t's important for parents to understand the different child support models used in their state, as well as any additional guidelines for modifying or enforcing child support orders. Here is a more detailed breakdown of each model:
Income Shares Model: The court considers the income of both parents, as well as any child care or health care costs. The amount of child support is calculated based on the combined income of both parents, with each parent contributing their proportionate share. States that use the Income Shares Model include:
Income-based Model: In these states, child support payments are calculated based on the income of both parents, without adjustments for healthcare and child care costs. This model assumes that the custodial parent spends a higher percentage of their income on child-rearing expenses. States that use the Income-based Model include:
Percentage of Income Model: Child support payments are calculated as a percentage of the non-custodial parent's income. States that use the Percentage of Income Model include:
Melson Formula: The Melson Formula calculates child support based on the income of both parents, with potential adjustments for additional expenses. This formula is unique to Connecticut.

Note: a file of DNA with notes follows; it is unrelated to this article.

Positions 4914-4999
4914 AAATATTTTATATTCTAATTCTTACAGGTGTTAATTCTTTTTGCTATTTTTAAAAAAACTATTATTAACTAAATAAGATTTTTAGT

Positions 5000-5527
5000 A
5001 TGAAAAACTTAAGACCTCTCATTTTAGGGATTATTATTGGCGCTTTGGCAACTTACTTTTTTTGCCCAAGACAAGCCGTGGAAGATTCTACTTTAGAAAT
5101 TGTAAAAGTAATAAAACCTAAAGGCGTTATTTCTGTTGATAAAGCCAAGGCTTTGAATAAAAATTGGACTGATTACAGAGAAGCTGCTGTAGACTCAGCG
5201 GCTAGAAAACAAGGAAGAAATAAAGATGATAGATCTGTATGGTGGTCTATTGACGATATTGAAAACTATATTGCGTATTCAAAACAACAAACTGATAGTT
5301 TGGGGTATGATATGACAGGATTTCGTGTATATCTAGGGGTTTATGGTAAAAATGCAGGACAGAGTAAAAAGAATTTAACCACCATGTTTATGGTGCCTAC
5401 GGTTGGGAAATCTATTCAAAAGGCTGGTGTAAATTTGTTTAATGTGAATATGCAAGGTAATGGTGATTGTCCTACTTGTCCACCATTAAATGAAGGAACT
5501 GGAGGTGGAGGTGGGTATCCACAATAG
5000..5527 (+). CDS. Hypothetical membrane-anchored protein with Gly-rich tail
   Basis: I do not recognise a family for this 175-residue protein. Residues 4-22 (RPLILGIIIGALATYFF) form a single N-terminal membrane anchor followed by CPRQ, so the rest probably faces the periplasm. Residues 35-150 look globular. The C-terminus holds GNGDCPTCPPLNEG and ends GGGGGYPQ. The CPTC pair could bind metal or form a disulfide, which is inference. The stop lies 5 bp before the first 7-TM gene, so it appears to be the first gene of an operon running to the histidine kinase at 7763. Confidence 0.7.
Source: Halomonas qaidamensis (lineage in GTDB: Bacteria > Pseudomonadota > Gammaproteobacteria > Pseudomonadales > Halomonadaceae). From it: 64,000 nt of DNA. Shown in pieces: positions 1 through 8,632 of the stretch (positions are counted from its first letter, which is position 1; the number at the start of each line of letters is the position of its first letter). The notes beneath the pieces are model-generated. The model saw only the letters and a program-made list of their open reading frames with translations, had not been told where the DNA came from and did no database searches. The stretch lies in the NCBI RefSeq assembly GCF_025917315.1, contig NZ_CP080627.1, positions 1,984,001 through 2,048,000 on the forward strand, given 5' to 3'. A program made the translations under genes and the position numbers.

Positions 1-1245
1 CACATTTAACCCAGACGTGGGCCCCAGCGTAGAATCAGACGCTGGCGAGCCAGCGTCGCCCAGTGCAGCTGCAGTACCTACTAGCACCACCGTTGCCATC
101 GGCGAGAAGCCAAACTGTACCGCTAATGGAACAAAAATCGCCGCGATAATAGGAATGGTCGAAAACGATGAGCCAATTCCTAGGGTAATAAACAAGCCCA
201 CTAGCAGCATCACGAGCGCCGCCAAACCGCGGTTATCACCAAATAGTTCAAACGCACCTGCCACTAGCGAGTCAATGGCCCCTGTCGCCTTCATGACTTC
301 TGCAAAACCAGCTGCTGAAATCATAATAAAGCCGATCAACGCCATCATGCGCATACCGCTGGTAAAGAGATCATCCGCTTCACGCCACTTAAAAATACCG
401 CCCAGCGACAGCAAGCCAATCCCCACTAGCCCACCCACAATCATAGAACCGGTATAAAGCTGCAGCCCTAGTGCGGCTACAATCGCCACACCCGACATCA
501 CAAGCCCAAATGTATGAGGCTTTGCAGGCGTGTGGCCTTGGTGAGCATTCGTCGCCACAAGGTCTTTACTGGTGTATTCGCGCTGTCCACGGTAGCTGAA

Flat Percentage of Income Model: Child support payments are calculated based on a flat percentage of the non-custodial parent's income. The District of Columbia is the only jurisdiction that uses this model.
Hybrid Model: Some states use a combination of different models to determine child support payments. For example, in Maine, the court may use the Income Shares Model for basic child support, but also use the Percentage of Income Model for additional expenses.
High-Income Model: This model is used in New Jersey and calculates child support based on the needs of the child, regardless of the income of either parent.
Minimum Wage Model: In Ohio, child support payments are calculated based on the minimum wage, with potential adjustments for additional expenses.
Scheduled Model: Wyoming calculates child support payments based on a schedule of expenses, with potential adjustments for additional expenses.
Parents should seek legal counsel or refer to their state's guidelines to determine the appropriate child support model and payment amounts. It's essential to ensure that children receive adequate financial support from both parents.